Barrel of robot fun
About Tin Toy Robots
Article by Arturo Ronzon
These are the days of remote-controlled-state-of-the-art toys. This case is especially true with toy robots. The Robosapien is a good example of how complex toy robots have become. The Robosapien can walk, talk, navigate obstacles and pick up objects all at the touch of a button or even by voice commands. It runs on batteries and has potential for a lot of fun. A long time ago, toy robots were made of tin. Complexity was way simpler but the fun factor is still the same. After all, a toy needs to provide you with hours of fun be it a tin toy or an electronic toy.
Tin toy robots were generally built with squarish parts. They normally come with a square tin head with some robotic feature or another. The robot bodies were also square or rectangular. I guess this is because mass producing square shaped tin parts were simpler and helped keep the cost down. As production methods improved, tin toy robots of various shapes and sizes started to hit the shelves. Rounded shapes started to become common and more complex functions for a tin toy became the norm.
The simplest tin toy robots were basically a tin cube with movable appendages bolted on. The attraction came from the painted features of the tin toy. Wound up springs and some simple gearing gave other tin toy robots limited mobility. You just needed to wind up the toy and set it on the ground. The tin robot would walk in a straight line most of the time. It did not matter that most robots tend to veer a little to one side because suddenly, you are the master of a little tin Frankenstein monster!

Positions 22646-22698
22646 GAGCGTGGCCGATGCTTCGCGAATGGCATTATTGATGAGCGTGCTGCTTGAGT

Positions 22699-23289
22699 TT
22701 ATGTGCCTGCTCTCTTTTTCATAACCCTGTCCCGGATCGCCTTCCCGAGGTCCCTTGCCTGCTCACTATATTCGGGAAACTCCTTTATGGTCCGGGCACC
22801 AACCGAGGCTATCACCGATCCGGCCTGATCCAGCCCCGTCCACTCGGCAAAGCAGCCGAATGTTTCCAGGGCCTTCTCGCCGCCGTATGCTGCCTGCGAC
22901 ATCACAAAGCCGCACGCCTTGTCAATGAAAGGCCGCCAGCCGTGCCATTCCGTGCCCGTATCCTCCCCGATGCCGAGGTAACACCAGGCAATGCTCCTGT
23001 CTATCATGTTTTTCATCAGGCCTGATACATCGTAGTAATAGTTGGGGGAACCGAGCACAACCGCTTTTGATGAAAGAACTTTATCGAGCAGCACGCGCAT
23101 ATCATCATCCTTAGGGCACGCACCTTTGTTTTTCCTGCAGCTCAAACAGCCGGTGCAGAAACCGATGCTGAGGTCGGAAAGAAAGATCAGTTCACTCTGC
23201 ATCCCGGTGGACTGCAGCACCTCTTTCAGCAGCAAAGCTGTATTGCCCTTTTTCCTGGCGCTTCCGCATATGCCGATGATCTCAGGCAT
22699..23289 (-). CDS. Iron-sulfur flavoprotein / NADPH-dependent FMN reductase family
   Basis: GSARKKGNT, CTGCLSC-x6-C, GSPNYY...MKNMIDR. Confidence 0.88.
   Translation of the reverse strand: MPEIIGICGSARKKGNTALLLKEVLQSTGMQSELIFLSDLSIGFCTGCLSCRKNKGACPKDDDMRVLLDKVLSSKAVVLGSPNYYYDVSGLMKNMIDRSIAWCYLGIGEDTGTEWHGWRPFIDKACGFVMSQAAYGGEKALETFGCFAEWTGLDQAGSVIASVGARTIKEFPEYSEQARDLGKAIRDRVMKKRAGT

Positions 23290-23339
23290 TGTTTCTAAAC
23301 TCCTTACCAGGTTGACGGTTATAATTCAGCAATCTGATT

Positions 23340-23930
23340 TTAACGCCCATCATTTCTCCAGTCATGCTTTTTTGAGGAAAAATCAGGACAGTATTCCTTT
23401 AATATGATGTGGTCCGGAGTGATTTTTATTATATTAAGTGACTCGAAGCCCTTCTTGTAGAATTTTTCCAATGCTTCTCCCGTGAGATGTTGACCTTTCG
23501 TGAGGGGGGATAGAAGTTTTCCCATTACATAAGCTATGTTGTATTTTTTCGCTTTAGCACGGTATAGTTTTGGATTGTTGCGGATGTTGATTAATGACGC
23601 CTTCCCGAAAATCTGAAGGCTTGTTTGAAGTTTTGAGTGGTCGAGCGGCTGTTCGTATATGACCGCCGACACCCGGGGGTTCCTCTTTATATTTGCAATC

Manufacturers became more and more creative over time. As a result, more nifty features were added onto tin toy robots. There were robots that would walk after being wound up and then pause for a short while to emit sparks from their mouths. Some tin toy robots had multi-colored gears mounted on the front panel of their tin bodies that would rotate while the tin robot was in motion.
Tin toy robots could also take a fair amount of abuse. Rough play will result in scratches and dents but the tin bodies offer a decent enough protection for the tin robots to keep on functioning. Nowadays, tin toy robots are a collectors item and can fetch a good price on the tin toy collectors market.
Robot fun – click on the image below for more information.
- This colorful Robot stacker has various body parts on each side of each piece for oodles of fun
- Designed by David Kirk, creator of the Miss Spider book series
- Unique, quirky and engaging
- Mix and match sections for endless possibilities
- Part of the David Kirk’s Fun House Collection
Master storyteller David Kirk, creator of the Miss Spider book series, brings his creative genius to a line of pre-school pull toys, stacking toys and jack-in-the-boxes aptly named David Kirk’s Fun House. Beautifully designed and lovingly made, David Kirk’s Fun House sparks imaginative paly and provides hours of fun for kids of all ages. Unique, quirky and engaging, these toys will foster a lifetime of creativity. David Kirk’s Fun House – Where imagination lives.
Basic Fun David Kirk Stacking Robot
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Robot fun question by gregg: Can anyone find the link of the robot chicken episode where they make fun of the show heroes?
It is a clip of sylar taking a stupid ability but it’s really funny.
Robot fun best answer:
Answer by Anna
Here is the link, lol